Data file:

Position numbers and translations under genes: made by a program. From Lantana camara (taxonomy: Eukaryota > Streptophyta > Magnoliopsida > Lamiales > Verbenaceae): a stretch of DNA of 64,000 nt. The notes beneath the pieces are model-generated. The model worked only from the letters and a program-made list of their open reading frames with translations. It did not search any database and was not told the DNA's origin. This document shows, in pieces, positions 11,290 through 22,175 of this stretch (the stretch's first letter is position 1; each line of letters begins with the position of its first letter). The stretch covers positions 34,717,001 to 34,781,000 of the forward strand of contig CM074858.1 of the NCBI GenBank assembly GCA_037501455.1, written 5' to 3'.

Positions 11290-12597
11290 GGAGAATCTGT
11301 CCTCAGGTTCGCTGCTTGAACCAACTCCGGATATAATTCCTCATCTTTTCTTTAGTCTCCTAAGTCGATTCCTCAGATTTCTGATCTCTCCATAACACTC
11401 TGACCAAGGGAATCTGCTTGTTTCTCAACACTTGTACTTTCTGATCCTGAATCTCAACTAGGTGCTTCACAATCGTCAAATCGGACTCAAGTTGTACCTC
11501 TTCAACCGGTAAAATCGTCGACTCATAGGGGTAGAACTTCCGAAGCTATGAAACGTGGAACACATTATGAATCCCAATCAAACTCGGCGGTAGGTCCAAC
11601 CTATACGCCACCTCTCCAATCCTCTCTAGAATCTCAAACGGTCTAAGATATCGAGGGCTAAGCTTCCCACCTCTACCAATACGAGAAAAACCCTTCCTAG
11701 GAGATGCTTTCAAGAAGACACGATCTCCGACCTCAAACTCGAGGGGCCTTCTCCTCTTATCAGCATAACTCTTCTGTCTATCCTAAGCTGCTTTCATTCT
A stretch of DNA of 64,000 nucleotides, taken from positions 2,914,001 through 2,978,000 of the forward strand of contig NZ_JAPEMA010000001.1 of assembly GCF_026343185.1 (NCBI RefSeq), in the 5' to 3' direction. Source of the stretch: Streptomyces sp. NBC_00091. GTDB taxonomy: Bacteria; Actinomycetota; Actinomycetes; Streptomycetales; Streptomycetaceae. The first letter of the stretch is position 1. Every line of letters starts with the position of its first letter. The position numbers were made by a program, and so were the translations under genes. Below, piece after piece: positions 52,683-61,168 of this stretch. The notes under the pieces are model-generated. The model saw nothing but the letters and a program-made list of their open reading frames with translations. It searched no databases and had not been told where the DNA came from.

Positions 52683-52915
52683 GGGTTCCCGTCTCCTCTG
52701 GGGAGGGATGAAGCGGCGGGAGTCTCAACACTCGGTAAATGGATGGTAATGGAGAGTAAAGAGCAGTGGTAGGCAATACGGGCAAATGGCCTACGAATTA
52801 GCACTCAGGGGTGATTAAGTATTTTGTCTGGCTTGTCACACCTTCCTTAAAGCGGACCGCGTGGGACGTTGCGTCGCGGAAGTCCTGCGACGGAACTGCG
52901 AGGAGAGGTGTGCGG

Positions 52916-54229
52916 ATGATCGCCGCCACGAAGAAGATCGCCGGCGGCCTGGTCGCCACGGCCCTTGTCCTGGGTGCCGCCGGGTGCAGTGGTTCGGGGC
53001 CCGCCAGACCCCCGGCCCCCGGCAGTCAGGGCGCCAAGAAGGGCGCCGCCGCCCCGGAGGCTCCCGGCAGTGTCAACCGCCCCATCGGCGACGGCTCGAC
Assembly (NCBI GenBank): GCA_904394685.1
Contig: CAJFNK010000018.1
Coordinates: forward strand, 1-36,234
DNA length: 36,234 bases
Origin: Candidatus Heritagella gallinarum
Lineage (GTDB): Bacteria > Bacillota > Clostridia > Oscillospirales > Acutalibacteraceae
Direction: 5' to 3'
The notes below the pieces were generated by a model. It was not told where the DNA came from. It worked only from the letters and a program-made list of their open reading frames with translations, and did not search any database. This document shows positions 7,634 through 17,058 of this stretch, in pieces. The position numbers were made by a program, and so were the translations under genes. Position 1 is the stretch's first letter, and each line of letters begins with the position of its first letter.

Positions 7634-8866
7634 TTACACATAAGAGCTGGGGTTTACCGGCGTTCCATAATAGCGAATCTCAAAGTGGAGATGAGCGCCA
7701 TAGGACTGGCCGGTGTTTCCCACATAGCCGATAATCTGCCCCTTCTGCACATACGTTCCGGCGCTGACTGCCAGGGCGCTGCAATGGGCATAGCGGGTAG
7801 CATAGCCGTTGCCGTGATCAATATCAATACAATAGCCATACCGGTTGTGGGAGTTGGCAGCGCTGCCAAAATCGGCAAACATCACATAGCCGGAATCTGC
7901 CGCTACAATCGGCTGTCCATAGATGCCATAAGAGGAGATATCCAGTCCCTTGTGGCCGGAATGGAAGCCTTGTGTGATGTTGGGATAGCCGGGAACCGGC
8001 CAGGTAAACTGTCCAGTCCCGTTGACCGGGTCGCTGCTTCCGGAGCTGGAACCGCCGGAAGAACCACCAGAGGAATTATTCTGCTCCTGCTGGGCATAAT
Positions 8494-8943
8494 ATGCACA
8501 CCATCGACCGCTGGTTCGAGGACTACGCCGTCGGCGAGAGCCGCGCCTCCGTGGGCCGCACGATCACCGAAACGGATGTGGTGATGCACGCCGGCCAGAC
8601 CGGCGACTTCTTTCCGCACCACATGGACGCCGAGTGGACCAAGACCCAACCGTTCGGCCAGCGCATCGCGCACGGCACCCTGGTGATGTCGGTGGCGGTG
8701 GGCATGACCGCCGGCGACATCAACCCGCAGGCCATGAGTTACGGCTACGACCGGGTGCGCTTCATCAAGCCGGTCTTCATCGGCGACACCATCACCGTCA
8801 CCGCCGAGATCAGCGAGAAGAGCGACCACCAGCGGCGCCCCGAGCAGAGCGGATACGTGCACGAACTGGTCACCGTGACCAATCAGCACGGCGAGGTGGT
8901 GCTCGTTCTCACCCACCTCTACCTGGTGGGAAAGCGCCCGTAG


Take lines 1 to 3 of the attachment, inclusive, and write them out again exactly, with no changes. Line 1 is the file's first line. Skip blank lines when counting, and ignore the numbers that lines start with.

Position numbers and translations under genes: made by a program. From Lantana camara (taxonomy: Eukaryota > Streptophyta > Magnoliopsida > Lamiales > Verbenaceae): a stretch of DNA of 64,000 nt. The notes beneath the pieces are model-generated. The model worked only from the letters and a program-made list of their open reading frames with translations. It did not search any database and was not told the DNA's origin. This document shows, in pieces, positions 11,290 through 22,175 of this stretch (the stretch's first letter is position 1; each line of letters begins with the position of its first letter). The stretch covers positions 34,717,001 to 34,781,000 of the forward strand of contig CM074858.1 of the NCBI GenBank assembly GCA_037501455.1, written 5' to 3'.

Positions 11290-12597
11290 GGAGAATCTGT